Dear Reader,

For the several months, I struggled with how to write this post about our return to Cold Lake. To this point, it was easy to tell the stories as they were all generally positive. Even though our family was constantly on the move over the twelve years until this story, everything was relatively stable on the home front. All that changed in 1953 after arriving in Cold Lake and it continued in one form or another until our Dad passed away suddenly in 1965. While I will not dwell on the ugly parts, and there were many, I felt compelled to

Harold Louise Dianneexpress the feelings that enveloped me during those tumultuous years as a means to better understand myself and, perhaps, as a message to others.

I rather expect at least a few of my school friends shared similar experiences and might even take solace in knowing they were not alone.  The background to this story is alcohol abuse, but it could easily have been any of a dozen other things that cause family units to fracture – drugs, infidelity, mental illness, etc.  Children and teenagers, in particular, are vulnerable when this happens and need to know they are never alone, that even when things get really bad, the future can still hold a great deal of promise.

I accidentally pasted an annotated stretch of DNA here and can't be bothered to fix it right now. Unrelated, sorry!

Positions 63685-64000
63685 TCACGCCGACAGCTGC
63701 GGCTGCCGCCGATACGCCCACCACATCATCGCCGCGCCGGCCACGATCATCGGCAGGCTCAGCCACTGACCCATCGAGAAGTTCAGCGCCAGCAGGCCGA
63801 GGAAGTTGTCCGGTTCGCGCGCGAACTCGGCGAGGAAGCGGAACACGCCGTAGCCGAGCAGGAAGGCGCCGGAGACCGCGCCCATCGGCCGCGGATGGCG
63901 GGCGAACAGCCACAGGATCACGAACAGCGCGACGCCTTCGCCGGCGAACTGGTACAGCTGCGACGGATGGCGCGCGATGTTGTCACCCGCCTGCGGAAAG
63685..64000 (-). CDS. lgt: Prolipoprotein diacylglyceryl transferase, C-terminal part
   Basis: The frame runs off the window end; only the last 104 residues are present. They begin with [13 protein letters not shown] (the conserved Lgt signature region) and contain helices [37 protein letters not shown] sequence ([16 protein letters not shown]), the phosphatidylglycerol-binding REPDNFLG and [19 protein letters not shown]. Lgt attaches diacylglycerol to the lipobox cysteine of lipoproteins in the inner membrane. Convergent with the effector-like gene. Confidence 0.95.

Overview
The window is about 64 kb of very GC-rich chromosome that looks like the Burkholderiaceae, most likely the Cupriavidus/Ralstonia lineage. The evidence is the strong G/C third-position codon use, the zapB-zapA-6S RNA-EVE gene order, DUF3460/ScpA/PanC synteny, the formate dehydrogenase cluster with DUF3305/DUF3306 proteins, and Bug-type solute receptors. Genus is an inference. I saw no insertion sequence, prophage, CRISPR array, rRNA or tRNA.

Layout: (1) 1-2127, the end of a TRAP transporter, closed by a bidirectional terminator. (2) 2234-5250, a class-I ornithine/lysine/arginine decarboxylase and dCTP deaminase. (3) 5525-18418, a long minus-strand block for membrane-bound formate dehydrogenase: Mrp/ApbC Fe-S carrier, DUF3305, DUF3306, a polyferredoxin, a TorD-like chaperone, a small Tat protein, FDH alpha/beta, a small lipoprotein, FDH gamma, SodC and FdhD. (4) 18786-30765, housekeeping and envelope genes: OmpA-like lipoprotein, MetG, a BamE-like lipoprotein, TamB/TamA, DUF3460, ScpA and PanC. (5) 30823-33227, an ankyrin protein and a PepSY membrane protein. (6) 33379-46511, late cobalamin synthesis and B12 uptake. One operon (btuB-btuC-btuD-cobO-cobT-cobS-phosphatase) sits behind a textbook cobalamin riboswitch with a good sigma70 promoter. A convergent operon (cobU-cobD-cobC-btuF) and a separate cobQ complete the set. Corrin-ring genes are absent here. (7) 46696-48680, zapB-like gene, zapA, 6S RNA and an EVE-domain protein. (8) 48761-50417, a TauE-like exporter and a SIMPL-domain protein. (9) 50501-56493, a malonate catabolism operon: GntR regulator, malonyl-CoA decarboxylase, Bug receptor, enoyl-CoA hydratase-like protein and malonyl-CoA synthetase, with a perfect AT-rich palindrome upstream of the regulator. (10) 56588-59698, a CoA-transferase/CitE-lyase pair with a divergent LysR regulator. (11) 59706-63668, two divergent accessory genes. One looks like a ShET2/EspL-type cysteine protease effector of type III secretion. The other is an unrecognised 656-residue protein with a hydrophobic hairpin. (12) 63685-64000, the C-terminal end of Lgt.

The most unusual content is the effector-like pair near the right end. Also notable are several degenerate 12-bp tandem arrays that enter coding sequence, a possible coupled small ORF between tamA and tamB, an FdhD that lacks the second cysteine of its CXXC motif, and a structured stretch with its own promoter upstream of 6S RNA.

Indeed, this will become evident in parts of this post and in subsequent posts through the High School years and beyond. A great many positive things can happen even if life on the home front has spiralled into periods of darkness.

Photo: If taken between October and December 1958, I was seventeen, Louise fourteen, and Dianne four.  Louise remembered our ages as she recognized the skirt as one she sewed in her Grade 9 Home Ec class. Look at Louise for a moment. For those who know her daughter Karena, can you see Karina’s sassy smile and eyes? Looking at clothes, I also remember the day those grey ‘flecked’ dress pants arrived by mail order from Sears.  They became my favourite dress up in High School.  And, as for that sweet, innocent little girl on the right, my heart aches for having completely missed knowing her when she was young.